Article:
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African Union Works to Increase Trade


A vendor displays bananas at his stall in Somalia capital Mogadishu, July 8, 2013.

A vendor displays bananas at his stall in Somalia capital Mogadishu, July 8, 2013.


Hello and welcome to As It Is, from VOA Learning English! I’m Faith Lapidus in Washington.

On the show today, the United Nations has called on poor countries to re-think their economic policies.

But first, we hear about efforts to increase trade among member countries of the African Union. Bob Doughty has our report.

African Union Works to Increase Trade

The African Union has held countless meetings and conferences on how to increase trade between African countries. The United Nations Economic Commission for Africa has organized similar gatherings. Yet these efforts have failed to lead to an increase in intra-Africa trade.

Currently, African countries do only 11 percent of their foreign trade with other countries on the continent. By comparison, Asian countries do 50 percent of their trade with Asian countries.

This past July, a UN report urged African governments to provide more support to private businesses, reduce trade barriers and expand public services.

The slow progress makes it difficult for companies to do business in surrounding countries.

Jittu Horticulture PLC is Ethiopia’s biggest exporter of horticulture products. The company’s general manager, Jans Prins, says Ethiopia has huge possibilities for trade. But he says there are too many difficulties when attempting to trade with neighboring countries.

“The major challenge is to reach these markets. It can either be logistic problems like over-flooded border areas, bad roads or no roads, trade barriers, political issues or security issues. For Ethiopia, it’s very difficult to reach markets in the surrounding countries.”

Problems getting visas, corruption, and high transportation costs are some of the barriers companies face when they attempt to trade within the continent. A truck in Africa will travel, on average, just nine kilometers an hour because of the many security or inspection stations. As a result, 40 percent of the cost of a product is for transportation.

Intra-Africa trade -- both imports and exports -- totaled $131 billion in 2011.

African Union countries have agreed to make the continent a free-trade zone by 2017. Treasure Maphanga is the director of the AU’s Trade and Industry Department. She says governments must make that goal of a continental free-trade area a reality.

“I see that in many countries there is a political will that exists at a certain level. Intra-African trade does not just depend on one ministry. It does not just depend on the head of state. It depends on the whole government machinery, and coordinating towards a specific goal.”

I’m Bob Doughty.

You are listening to As It Is, from VOA Learning English. I’m Faith Lapidus.


UN Urges New Ideas to Help Least Developed Countries

A United Nations report says the world’s poorest countries should re-think their economic policies because they are failing to create jobs for their citizens. The UN Conference on Trade and Development is warning that current policies will not do a lot to reduce poverty because so few jobs are being created. Our economics reporter, Mario Ritter, has more on the story.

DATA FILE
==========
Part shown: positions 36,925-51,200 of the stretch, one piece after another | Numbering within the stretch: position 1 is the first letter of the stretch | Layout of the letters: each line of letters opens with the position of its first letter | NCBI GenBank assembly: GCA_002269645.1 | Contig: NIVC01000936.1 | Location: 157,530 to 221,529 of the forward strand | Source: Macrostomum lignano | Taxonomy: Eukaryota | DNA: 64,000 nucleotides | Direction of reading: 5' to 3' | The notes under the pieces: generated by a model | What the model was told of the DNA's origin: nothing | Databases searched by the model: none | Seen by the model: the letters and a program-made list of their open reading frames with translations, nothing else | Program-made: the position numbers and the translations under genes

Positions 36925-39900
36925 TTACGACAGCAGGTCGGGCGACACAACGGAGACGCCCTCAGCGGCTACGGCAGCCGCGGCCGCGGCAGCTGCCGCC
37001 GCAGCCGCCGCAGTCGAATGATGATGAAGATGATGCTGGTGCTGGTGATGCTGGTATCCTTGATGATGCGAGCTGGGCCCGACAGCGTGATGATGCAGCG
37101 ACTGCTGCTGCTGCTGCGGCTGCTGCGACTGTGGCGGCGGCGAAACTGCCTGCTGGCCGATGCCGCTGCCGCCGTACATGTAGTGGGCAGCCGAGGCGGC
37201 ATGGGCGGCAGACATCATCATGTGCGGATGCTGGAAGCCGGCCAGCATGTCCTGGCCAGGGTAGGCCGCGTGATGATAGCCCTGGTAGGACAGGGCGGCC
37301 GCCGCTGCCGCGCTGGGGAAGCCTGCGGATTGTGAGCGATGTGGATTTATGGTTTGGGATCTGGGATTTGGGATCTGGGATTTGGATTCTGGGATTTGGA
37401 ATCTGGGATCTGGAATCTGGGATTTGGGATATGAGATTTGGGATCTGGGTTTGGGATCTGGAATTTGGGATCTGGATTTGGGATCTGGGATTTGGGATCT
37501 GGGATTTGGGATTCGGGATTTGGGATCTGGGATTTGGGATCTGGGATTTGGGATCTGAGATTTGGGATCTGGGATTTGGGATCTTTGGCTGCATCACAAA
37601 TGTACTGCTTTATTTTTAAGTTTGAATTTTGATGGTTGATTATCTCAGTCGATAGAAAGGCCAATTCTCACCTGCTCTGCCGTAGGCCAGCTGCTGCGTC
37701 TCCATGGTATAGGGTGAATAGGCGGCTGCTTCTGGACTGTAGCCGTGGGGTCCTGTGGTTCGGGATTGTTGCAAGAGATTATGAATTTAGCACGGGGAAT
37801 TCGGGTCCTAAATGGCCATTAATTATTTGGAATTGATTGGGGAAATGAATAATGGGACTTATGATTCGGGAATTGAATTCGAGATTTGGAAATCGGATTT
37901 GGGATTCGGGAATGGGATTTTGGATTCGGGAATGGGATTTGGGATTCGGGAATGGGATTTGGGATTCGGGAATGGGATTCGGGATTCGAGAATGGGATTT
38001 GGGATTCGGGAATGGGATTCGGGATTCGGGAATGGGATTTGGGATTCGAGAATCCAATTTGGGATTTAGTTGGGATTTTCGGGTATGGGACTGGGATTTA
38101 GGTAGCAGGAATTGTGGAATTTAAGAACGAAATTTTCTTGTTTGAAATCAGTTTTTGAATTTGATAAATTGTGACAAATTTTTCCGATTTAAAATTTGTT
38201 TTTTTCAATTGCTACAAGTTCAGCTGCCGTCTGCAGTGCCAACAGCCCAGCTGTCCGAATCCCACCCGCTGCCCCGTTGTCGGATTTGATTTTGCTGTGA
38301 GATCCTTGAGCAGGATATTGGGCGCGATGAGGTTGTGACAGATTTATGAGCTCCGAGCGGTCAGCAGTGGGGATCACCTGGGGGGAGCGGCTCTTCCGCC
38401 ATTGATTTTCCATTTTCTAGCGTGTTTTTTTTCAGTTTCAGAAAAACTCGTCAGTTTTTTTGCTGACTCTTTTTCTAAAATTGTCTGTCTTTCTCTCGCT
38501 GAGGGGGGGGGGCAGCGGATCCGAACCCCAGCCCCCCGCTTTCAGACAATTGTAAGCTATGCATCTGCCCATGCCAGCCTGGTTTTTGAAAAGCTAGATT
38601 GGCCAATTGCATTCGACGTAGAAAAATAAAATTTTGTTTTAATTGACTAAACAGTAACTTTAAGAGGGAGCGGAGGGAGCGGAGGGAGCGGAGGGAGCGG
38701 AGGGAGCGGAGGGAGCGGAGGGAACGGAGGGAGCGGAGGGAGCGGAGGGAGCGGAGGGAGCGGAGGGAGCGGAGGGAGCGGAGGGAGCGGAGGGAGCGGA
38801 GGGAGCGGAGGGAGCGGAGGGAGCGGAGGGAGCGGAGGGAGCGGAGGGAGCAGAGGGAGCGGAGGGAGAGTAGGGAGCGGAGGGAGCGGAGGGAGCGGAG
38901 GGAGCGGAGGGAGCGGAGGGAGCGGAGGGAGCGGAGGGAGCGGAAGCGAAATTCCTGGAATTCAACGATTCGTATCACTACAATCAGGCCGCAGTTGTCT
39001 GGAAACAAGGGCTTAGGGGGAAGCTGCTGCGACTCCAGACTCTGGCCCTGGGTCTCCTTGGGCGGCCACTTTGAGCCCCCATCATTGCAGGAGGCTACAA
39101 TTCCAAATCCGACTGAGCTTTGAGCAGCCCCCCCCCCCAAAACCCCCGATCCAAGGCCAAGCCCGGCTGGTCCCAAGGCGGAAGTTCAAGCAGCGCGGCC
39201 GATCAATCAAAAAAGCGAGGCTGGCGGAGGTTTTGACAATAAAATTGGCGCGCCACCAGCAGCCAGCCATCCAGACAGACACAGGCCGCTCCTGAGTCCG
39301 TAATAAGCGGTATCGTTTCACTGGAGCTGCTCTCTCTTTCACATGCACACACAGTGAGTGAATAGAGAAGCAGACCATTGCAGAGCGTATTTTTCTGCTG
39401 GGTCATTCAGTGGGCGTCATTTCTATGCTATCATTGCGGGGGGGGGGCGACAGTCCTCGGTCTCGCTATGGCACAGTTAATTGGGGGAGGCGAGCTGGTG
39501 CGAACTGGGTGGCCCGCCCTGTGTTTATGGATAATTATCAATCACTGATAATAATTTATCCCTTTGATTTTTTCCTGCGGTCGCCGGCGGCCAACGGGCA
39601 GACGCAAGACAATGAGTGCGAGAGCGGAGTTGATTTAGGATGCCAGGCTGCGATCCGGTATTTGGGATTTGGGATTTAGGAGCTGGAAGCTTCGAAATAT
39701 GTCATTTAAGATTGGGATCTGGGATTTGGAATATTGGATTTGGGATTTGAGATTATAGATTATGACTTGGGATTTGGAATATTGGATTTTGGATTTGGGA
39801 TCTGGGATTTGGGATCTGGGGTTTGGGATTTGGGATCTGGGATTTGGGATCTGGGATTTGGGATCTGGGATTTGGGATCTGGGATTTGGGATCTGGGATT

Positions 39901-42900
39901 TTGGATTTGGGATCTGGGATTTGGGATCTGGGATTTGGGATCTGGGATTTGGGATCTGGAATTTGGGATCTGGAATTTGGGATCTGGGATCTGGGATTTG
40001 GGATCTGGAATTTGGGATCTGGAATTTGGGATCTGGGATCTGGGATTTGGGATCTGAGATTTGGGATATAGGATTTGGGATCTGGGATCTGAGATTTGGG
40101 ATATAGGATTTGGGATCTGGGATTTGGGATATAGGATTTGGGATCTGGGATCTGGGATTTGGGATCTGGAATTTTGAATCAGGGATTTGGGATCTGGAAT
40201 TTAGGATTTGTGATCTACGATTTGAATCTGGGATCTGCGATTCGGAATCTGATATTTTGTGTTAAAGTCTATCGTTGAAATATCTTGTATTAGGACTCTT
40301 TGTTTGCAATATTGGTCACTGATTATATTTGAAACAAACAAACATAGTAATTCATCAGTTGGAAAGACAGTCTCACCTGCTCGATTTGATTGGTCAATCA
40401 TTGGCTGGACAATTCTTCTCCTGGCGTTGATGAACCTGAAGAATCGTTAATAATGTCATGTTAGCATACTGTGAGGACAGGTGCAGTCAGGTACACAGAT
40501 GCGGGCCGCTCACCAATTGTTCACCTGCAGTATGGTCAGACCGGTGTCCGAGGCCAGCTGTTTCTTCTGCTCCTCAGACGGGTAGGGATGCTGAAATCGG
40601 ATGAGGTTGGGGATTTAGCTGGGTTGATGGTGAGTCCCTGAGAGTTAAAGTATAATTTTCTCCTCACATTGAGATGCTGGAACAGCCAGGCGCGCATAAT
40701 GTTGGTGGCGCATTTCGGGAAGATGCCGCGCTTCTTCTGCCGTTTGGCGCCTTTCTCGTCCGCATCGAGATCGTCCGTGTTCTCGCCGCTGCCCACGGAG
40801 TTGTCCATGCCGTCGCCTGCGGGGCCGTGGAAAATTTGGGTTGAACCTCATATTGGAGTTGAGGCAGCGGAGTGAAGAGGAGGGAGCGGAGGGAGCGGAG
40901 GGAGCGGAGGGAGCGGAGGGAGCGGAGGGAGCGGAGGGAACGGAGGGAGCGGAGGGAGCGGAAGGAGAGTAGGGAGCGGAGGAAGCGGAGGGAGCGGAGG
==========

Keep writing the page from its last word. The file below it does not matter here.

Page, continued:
The UN report warns of social unrest and growing numbers of immigrants if the employment situation in these countries does not improve.

Taffere Tesfachew is with the UN Conference on Trade and Development. He says a new way of thinking is needed. He says no one questions the need for economic growth. But that growth needs to create jobs.

“But I think the question is - perhaps there is a way you grow and create employment, and there is a way you grow you do not create employment. The policies followed by many least developed countries and those especially which did not create employment while there is a need to create employment.”

The World Bank and International Monetary Fund have called for economic stability and liberalization policies for poor and undeveloped countries. But these policies have failed to create many jobs, even during the period of economic expansion from 2002 to 2008. During that period, many least developed countries grew each year at rate of eight percent or more.

The United Nations has identified 49 “least developed countries.” Thirty-four are in Africa.

There are nine others in Asia, five in the Pacific and one in the Caribbean.

Almost all of these countries face rising numbers of men and women entering the labor market. By 2050, the number of young people seeking jobs is expected to rise to 300 million.

Taffere Tesfachew says countries should invest in labor-intensive industries such as manufacturing to create jobs for the millions of unemployed.

“We really believe that infrastructural transformation, countries that are moving, jumping from agriculture to services, bypassing manufacturing, I think they will have a problem. The manufacturing sector, the industrial sector, in particularly manufacturing, is I think critical for countries with large population.”

In the UN report, a country was considered a “least developed” when personal income is below $992 on a three-year average. The report also considered the economic problems each nation faced, and its rating on the Human Assets Index. The index measures issues like health, nutrition, school enrollment and literacy rates.

I’m Mario Ritter.

That’s our show for today. I’m Faith Lapidus. Join us again tomorrow for another As It Is from VOA Learning English.

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